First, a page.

Combined exercise improves obese seniors' health, experts say
Ninety minutes of aerobic exercise combined with 60 minutes of resistance exercise performed across three days each week can have a big impact on the health of older, obese adults, Queen’s researchers have discovered.
The new study is co-authored by PhD graduate Lance Davidson (now pursuing post-doctoral studies at Columbia University) and professor of Kinesiology and Health Studies Robert Ross, director of the university’s Centre for Obesity Research and Education (CORE). The researchers found that seniors with several trademarks of developing disease – including a waist circumference of 40 inches in men or 35 inches in women – who trained both aerobically and with weights made significant health gains compared to control groups.
People who trained aerobically lost abdominal fat, maintained muscle and became over 30 per cent more insulin sensitive (less prone to developing diabetes). Those who lifted weights gained significant amounts of muscle and excelled in physical function tests in which poor performance would indicate disability. Seniors who did both treadmill and weightlifting three times a week showed the greatest gains in both insulin sensitivity and functional fitness.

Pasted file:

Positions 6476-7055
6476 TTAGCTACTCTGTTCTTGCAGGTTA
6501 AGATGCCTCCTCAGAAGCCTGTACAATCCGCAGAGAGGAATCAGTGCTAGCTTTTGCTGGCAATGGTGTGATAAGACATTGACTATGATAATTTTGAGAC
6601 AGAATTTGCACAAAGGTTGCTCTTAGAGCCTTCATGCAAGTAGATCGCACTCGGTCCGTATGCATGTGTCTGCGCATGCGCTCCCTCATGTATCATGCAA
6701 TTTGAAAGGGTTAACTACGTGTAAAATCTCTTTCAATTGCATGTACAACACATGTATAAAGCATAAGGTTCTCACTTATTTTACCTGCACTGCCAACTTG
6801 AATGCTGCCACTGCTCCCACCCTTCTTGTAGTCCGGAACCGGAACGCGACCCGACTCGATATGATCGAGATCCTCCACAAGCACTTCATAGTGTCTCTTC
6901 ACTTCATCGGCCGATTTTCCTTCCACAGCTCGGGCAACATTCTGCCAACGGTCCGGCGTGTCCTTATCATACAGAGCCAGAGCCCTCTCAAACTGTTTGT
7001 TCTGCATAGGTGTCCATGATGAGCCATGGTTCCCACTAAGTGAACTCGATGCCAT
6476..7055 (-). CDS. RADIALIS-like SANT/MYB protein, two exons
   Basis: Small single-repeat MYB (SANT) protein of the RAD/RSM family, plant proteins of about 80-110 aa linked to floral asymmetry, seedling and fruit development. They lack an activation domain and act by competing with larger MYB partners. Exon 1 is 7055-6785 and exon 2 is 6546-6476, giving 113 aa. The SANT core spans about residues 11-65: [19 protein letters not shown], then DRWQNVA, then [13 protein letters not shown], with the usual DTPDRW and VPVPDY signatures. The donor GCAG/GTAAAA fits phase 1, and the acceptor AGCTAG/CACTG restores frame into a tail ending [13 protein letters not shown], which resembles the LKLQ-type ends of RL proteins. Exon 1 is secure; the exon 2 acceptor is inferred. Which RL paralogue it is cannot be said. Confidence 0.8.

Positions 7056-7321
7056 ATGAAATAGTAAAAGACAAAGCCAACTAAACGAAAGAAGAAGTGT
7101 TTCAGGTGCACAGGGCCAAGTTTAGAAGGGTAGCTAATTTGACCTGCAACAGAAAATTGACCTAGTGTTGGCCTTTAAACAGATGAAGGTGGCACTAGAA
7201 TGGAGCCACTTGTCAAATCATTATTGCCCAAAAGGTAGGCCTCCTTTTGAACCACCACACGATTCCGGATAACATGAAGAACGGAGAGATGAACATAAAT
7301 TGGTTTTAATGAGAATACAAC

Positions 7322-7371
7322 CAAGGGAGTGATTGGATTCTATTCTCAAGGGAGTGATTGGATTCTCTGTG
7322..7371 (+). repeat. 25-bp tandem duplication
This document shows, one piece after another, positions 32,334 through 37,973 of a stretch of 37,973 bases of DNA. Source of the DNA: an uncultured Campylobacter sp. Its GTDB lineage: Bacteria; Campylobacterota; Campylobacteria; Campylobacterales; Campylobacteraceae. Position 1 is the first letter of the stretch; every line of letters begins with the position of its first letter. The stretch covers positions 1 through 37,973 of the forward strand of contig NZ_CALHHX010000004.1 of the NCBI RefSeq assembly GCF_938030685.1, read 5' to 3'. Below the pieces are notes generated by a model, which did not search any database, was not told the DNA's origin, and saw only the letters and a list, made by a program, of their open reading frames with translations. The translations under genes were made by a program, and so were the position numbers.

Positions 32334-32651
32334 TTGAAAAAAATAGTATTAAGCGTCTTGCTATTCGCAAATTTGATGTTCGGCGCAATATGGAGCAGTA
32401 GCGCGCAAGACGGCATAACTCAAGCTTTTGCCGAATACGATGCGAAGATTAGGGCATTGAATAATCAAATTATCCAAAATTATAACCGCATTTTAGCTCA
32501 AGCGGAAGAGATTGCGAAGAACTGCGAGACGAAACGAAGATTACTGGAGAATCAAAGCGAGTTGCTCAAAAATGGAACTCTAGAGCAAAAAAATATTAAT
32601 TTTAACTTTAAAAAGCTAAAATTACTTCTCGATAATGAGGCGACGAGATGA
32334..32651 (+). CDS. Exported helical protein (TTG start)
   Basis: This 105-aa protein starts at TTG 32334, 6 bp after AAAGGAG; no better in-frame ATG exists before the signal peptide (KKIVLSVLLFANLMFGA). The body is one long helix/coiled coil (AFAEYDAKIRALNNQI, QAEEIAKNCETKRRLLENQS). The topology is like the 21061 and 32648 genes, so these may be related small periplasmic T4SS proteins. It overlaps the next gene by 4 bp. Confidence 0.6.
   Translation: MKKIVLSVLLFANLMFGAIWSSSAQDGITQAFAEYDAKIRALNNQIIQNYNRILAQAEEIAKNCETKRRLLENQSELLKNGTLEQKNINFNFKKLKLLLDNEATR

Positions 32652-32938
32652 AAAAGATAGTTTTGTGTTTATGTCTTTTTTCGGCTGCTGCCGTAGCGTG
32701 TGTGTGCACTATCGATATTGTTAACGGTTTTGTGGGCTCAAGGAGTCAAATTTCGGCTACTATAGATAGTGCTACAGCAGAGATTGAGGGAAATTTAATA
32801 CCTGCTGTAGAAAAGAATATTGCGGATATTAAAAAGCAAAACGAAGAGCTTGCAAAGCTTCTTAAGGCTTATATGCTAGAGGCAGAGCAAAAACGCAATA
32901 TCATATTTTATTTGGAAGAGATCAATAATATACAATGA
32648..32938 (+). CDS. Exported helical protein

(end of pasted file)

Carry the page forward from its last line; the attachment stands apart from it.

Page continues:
“Granted, the participants had a dedicated crew of energetic Queen’s students and graduates to motivate and encourage them, but these seniors did all the exercise themselves,” Dr. Davidson says. “Thanks to their efforts, the message that moderate exercise – even without dietary modification – reverses age-related disease or disability can now be disseminated to clinicians and health-care professionals.”
The five-year study was completed with the help of Hotel Dieu and Kingston General Hospitals. “As a recent graduate of the School of Kinesiology and Health, I owe a debt of gratitude to Queen’s University administration and staff who fully supported this project, and many thanks to our collaborators at the Hotel Dieu and KGH.”